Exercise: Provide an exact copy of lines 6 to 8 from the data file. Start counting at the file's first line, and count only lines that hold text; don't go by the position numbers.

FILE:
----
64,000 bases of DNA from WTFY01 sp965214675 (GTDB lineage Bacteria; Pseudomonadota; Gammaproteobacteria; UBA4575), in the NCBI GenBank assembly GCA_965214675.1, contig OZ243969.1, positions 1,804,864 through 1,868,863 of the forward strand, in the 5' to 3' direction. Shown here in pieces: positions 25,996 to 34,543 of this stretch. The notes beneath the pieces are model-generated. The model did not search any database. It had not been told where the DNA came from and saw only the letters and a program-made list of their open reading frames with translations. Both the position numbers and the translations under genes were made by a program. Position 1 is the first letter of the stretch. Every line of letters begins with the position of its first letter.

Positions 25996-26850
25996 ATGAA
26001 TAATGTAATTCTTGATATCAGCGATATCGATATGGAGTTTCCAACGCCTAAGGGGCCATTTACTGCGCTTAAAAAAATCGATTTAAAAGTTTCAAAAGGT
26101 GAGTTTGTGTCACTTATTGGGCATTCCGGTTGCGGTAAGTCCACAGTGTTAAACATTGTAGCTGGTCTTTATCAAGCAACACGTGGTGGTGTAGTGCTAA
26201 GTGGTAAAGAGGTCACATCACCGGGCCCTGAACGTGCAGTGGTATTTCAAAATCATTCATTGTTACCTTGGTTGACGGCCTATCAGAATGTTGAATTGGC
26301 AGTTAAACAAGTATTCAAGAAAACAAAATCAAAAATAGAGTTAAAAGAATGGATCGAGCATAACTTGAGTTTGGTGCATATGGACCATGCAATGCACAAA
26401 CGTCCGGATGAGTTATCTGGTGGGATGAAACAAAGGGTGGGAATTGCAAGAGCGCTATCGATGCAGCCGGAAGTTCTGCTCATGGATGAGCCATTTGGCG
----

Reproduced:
26201 GTGGTAAAGAGGTCACATCACCGGGCCCTGAACGTGCAGTGGTATTTCAAAATCATTCATTGTTACCTTGGTTGACGGCCTATCAGAATGTTGAATTGGC
26301 AGTTAAACAAGTATTCAAGAAAACAAAATCAAAAATAGAGTTAAAAGAATGGATCGAGCATAACTTGAGTTTGGTGCATATGGACCATGCAATGCACAAA
26401 CGTCCGGATGAGTTATCTGGTGGGATGAAACAAAGGGTGGGAATTGCAAGAGCGCTATCGATGCAGCCGGAAGTTCTGCTCATGGATGAGCCATTTGGCG